Alfredo Di Stefano, who formed a fearsome and legendary partnership with Ferenc Puskas at Real Madrid, said the game had lost one of its greats following the Hungarian's death of pneumonia at the age of 79. "I have lost a friend and a quality player," said Di Stefano."Puskas was one of the greatest football players of all time, but life, my friend, comes to an end when you least expect it."
Perhaps Puskas' finest hour was his country's 6-3 victory against England at Wembley in 1953, and Gil Merrick, the home goalkeeper that day, joined the chorus of tributes yesterday."It was a privilege to be done by them," said Merrick, now 84. "Their football was far in advance of ours. They were just too good for us. I could only do my best which I did do. Puskas, in his book, said that if I hadn't had a good game they would have had 12. Well that's how I looked at it!"
Merrick, who is recovering from a slight stroke, added: "Not only was Puskas a great footballer, he was a lovely man. He has not been well for a number of years and I wrote to him in hospital. It is a sad day for football."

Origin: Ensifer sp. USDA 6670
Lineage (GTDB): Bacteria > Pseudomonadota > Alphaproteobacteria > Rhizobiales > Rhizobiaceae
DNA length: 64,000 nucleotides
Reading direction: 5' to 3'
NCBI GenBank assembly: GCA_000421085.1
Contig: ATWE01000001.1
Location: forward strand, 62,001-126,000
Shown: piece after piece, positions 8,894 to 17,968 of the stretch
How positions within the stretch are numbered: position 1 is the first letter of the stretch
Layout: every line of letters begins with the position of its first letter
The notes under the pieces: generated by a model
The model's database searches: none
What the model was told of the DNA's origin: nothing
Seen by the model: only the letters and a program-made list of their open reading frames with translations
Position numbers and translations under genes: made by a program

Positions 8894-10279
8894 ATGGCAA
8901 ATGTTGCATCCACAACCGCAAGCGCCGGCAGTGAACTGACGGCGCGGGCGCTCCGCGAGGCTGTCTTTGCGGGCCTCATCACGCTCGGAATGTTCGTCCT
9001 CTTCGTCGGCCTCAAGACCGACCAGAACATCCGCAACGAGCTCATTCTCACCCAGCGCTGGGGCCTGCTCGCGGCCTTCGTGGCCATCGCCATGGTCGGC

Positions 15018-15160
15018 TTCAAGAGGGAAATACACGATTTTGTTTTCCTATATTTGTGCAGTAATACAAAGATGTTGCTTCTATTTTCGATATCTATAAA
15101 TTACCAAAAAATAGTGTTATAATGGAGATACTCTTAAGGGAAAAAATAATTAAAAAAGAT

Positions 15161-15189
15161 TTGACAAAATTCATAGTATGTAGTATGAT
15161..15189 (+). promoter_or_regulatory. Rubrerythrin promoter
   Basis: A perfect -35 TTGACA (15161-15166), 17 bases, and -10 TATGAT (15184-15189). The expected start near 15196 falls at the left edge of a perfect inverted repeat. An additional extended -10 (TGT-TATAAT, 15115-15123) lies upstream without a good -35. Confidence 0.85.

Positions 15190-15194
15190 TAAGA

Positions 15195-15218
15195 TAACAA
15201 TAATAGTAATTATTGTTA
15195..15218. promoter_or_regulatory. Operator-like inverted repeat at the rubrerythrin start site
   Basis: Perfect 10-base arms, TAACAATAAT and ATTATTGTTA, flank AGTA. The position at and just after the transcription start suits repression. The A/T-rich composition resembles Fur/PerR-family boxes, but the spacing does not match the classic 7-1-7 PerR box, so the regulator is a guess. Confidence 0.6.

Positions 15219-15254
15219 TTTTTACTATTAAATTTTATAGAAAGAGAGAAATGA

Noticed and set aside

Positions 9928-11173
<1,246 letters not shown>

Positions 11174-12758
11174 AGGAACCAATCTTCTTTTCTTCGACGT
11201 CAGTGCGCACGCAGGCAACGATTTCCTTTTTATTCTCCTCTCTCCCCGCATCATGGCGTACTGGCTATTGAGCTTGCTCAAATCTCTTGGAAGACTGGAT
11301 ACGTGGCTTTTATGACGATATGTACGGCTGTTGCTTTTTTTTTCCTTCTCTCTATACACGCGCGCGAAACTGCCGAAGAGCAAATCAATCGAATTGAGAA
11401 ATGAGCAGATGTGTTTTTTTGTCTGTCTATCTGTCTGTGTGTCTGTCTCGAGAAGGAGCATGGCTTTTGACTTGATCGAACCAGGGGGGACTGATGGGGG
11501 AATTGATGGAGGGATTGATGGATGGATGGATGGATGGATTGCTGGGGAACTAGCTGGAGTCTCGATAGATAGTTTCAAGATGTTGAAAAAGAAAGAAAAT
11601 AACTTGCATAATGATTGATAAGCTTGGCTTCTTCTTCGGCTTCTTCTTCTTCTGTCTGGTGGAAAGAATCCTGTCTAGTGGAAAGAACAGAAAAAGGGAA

Sir Alex Ferguson hailed Puskas as "a very special player". The Manchester United manager met Puskas several times and was in the crowd at Hampden Park when Real Madrid beat Eintracht Frankfurt 7-3, with Puskas scoring four times.
"I have many memories of him," Sir Alex said. "I was at the European Cup final in 1960, but I also saw him score the only goal against Rangers at Ibrox, before he got a hat-trick against them when Real scored six in the second leg. In his day he was a special player without question, part of that great period for Hungarian football. How they did not win the World Cup in 1954 is beyond me."
As a Scot, Sir Alex also has fond memories of 1953. "There was one point when Puskas cut back inside Billy Wright and took him so far out of the game he had to pay 'three and six' to get back into the ground," he laughed.
The Arsenal manager, Arsène Wenger, said: "I saw a guy today saying he had the brain of Zidane, the determination of Rooney and the skill of some Arsenal players, so he must have been a hell of a player."